Thursday, May 3, 2012

The Illusion of an Economic Recovery

Last Friday, the government reported the gross domestic product (GDP) number for the first quarter, and it was 2.2%.  That was .8% lower than the 4th quarter’s 3% growth rate.  It was a big disappointment because most economists were expecting growth numbers closer to the 3% range.  The New York Times reported the economy thwarting numbers with a political bent that said, “The economic recovery slowed more than expected early this year, raising fears of a spring slowdown for the third year in a row and giving Republicans a fresh opportunity to criticize President Obama’s policies. . . . “When you look at the report in the totality, I think it shows that the private sector is continuing to heal from the financial crisis,” said Alan Krueger, chairman of the president’s Council of Economic Advisers. . . . Representative Kevin Brady, a Republican from Texas and vice chairman of the Joint Economic Committee, called the numbers “beyond disappointing.”  (Click here to read the complete NYT report.) 
The real story here is not the political football the economy has become, but the lack of solid numbers to tell what’s really going on.  This happens because the government does not accurately adjust the so-called growth of the nation’s economy for inflation.  If inflation was accounted for squarely, there would be almost no recovery according to economist John Williams of  Friday, Williams said, “Indeed, the “recovery” is an illusion that has been created as a direct result of methodological changes in government inflation reporting of recent decades. . . . the faux growth problem is in the use of understated inflation estimates in deflating a number of economic series.” (Click here to go to the homepage of 
To prove his point, Williams put together two graphs of GDP.  The first does NOT account for inflation accurately, but in a way Williams says is the government’s “Headline Real GDP” reporting.  Look how the economy falters in 2008 and 2009, and then the economy is up, up and away again in 2010, 2011 and 2012.  Looking at the government’s calculation for inflation (Headline Real GDP–1st graph,) you would think the economy is definitely heading in the right direction.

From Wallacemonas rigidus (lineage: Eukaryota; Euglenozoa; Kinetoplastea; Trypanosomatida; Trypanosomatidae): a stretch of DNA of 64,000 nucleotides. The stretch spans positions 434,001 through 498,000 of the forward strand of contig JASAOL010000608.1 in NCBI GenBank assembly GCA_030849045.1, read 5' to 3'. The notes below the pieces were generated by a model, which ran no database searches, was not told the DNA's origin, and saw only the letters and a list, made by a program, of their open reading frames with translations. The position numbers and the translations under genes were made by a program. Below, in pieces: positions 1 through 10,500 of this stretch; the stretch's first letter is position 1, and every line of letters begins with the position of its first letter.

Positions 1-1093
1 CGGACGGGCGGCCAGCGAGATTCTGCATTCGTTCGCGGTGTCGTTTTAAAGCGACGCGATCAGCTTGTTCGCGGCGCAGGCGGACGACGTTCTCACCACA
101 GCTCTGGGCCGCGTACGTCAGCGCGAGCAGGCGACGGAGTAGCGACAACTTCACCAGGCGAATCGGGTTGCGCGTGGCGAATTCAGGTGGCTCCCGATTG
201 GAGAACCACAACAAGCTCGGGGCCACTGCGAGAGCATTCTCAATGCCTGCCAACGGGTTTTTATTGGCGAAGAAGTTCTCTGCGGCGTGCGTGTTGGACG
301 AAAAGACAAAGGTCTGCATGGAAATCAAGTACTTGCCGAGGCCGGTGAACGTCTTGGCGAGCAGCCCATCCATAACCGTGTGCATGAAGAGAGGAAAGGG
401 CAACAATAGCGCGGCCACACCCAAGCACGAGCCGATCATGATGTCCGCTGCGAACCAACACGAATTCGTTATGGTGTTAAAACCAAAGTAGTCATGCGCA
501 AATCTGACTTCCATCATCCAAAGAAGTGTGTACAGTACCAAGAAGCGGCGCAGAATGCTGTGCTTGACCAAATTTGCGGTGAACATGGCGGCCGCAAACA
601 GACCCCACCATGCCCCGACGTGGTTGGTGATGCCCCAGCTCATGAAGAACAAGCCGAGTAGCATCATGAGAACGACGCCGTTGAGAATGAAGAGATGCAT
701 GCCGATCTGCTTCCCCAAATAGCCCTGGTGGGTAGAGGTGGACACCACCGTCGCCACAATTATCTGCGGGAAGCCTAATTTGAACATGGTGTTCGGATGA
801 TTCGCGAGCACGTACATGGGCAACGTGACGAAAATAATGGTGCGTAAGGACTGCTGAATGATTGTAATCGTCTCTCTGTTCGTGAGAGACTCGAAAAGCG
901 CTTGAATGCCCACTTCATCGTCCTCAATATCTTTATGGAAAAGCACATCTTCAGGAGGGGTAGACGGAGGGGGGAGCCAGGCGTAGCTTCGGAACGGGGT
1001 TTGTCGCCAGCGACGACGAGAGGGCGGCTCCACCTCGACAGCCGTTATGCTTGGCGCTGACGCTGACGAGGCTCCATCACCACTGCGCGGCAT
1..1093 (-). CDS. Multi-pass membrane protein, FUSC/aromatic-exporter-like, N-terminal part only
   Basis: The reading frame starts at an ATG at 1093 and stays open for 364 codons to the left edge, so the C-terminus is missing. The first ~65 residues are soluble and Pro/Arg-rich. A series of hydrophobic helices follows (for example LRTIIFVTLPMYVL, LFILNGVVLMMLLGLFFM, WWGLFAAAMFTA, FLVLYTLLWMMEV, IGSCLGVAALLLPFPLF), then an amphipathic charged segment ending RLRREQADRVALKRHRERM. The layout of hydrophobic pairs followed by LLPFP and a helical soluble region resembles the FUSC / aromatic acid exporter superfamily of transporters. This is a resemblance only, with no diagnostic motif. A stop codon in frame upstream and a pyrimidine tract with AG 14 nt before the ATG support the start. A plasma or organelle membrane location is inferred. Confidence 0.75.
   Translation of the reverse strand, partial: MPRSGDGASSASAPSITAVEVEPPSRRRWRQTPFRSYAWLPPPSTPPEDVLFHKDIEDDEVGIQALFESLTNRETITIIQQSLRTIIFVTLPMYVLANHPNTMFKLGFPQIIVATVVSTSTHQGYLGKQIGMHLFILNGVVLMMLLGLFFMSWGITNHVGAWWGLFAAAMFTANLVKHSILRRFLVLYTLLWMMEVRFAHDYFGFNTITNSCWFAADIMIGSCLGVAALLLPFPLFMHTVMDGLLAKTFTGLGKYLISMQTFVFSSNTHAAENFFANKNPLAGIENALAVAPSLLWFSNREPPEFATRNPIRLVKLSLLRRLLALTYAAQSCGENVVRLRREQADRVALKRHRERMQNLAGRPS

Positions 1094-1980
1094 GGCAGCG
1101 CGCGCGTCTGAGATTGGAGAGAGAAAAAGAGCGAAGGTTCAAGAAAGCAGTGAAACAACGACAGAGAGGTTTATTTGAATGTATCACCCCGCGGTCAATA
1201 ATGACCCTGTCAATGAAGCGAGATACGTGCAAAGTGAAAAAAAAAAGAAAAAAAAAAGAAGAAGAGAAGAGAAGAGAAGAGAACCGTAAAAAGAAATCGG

When you look at the nation’s GDP and factor in the effects of true inflation (Inflation-Corrected–2nd graph,) you get a totally different picture.  Look at the big drop-off in 2008 and 2009.  Then, look at the almost nonexistent so-called “recovery.”  There is simply not much of a recovery.  Williams repeatedly says the economy is “bottom bouncing.”   I think the “Inflation-Corrected” graph below demonstrates this description.
Everyone wants to be optimistic about the economy, but when that optimism is based on bad data, it could set up ordinary Americans for disaster.  People might go further into debt instead of preparing for another downturn.  Williams goes on to say, “Underlying economic reality does not have positive implications for the system.  Ongoing economic stagnation and renewed contraction will mean much-worse-than-anticipated federal budget deficits, U.S. Treasury funding needs and banking-system solvency issues.  Despite current protestations to the contrary, the Fed likely will be forced into a new round of easing in an effort to support the still-faltering banking system. . . . Any such action also likely will provide a trigger for heavy selling of the U.S. dollar and upside pressure on domestic inflation.” 
Maybe this is why Fed Chief Ben Bernanke implied QE 3, or more money printing, was still very much a possibility last week.  A Reuters report said, “We remain entirely prepared to take additional balance sheet actions as necessary to achieve our objectives,” Bernanke told reporters. “Those tools remained very much on the table and we would not hesitate to use them should the economy require that additional support.”  (Click here for the complete Reuters story.)  Inflation-adjusted data shows there has been little improvement to the GDP since 2009.  My guess is the Fed will be forced to print money to keep the illusion of economic recovery going.

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